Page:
St Austell Community Kitchen (STAK)

Posted by Helen Clifton on Wednesday 3.10.2012

“We are trying to get clients to regain their pride; to see that they can do something for others, that they can be part of what is happening in the town.” Kim, STAK Manager

St Austell is an old market town, once famous as the centre of the china clay industry. Despite the decline of the industry, it remains one of Cornwall’s largest towns.

According to Church Urban Fund (CUF) statistics, St Austell is among the most deprived parishes in the country, ranking 11,219 out of 12,706.


“STAK would not work in a city or a village, it needs to be in a town like St Austell.” Adam, STAK volunteer

STAK, which has been running now for over 25 years, has had a number of different venues but is now at 8 High Cross Street, St Austell – although it does not own the premises and is continuously under threat.

The organisation is currently placing bids for funding to buy the building and secure its future in the centre of the town, where it is both easily accessed and able to maintain good links with other agencies and support services.

STAK is largely dependent on voluntary effort.

Both trustees and workers are volunteers giving their time and energy freely, and the meals provided are the result of high levels of voluntary contribution in the form of food donations from individuals and institutions, from supermarkets to local shops.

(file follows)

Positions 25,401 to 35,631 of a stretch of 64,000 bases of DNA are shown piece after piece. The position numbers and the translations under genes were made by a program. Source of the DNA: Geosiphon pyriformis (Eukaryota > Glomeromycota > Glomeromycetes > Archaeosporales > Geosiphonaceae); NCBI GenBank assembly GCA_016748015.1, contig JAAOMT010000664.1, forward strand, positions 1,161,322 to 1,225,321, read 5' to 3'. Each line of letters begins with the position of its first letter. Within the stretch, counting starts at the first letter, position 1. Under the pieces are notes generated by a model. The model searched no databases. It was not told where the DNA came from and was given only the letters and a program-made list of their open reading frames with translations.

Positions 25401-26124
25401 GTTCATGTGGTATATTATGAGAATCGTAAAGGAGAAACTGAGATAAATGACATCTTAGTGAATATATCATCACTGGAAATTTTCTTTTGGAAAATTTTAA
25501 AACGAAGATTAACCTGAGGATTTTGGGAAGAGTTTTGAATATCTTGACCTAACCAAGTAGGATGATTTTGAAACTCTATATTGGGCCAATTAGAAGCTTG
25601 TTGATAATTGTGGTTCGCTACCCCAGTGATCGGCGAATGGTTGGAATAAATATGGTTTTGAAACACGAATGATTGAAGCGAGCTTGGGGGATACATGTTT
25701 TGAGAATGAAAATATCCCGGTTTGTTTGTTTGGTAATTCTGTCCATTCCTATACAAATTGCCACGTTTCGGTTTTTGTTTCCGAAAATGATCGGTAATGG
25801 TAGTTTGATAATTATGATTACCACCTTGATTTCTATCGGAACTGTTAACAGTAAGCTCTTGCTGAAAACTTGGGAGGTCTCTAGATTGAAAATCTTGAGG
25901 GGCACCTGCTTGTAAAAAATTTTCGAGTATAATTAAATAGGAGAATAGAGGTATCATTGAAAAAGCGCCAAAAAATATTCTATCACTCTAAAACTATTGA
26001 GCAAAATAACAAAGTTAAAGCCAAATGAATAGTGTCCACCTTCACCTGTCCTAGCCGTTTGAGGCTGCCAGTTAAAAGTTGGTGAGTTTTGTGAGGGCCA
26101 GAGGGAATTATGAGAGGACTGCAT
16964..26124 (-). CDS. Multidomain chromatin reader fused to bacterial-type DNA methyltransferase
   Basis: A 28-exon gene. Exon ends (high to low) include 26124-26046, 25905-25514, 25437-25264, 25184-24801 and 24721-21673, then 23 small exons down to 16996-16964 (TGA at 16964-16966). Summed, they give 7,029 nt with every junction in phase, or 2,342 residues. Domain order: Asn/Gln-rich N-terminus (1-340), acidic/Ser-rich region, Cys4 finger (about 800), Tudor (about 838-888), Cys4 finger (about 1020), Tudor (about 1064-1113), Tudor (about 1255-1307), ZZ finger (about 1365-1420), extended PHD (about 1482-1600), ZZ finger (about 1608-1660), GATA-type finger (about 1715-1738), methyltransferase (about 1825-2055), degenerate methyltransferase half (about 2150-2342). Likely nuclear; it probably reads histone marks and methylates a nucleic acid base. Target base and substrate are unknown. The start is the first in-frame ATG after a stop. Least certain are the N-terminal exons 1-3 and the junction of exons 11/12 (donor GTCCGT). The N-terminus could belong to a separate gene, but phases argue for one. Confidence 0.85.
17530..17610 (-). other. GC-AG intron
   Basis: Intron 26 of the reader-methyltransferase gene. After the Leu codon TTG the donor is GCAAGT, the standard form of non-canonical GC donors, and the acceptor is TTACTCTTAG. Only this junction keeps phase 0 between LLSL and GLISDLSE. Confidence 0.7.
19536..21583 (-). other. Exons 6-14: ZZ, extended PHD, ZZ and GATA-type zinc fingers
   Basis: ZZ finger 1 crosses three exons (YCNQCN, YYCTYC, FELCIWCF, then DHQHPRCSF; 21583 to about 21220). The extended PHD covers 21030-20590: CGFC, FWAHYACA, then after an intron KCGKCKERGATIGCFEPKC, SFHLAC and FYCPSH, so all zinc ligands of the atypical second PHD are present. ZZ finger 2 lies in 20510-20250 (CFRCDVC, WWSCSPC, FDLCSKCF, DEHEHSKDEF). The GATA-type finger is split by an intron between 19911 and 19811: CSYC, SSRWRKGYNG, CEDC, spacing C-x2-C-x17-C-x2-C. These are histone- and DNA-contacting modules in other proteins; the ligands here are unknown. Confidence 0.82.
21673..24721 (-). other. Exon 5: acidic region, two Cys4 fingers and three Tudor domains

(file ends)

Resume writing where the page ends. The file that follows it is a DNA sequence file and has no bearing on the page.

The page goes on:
STAK is open from 10.30 am to 5.00 pm Monday to Saturday. It provides morning coffee, a three-course midday meal and a tea meal. The main meal costs £1, but for those who have no money there is always a large bowl of hot soup, bread and tea/coffee, and guidance as to how to get vouchers for the local food bank, or other forms of help.


STAK has achieved a great deal – in 2012 it provided some 3,570 hot and nutritious three-course meals, and 690 free meals for those who cannot afford the £1 which the main meal costs. 3,435 cups of tea/coffee were consumed.

STAK also provides courses such as Food Hygiene and First Aid, a handicrafts club, and runs a computer club and some computer courses.

STAK is now established as a Charitable Company limited by guarantee and is managing to be more successful in applications for grants of different types.

Grants from the Church Urban Fund and the Rose Mullion Trust are enabling the organisation to pay manager Kim Mathews and a part-time accountant, and, with support from the Church Urban Fund staff, STAK now has a business plan and is applying for capital grants to support purchase of the building.

The demand for meals and other support is ever increasing and STAK, along with other community kitchens and food banks, is seeing a steadily increasing number of people who cannot afford to pay for their food.

STAK sees itself as helping people build tolerance and acceptance, giving people a chance to step back a little from the chaos they live in.

Part of the importance of STAK is the atmosphere it creates, so that it does welcome all and encourages people to talk, engage and get some positive social interaction.

STAK recognises that the individual exists and matters. It notices their presence and their absence and helps them to engage in something bigger than themselves, in something called ‘family’, or community.




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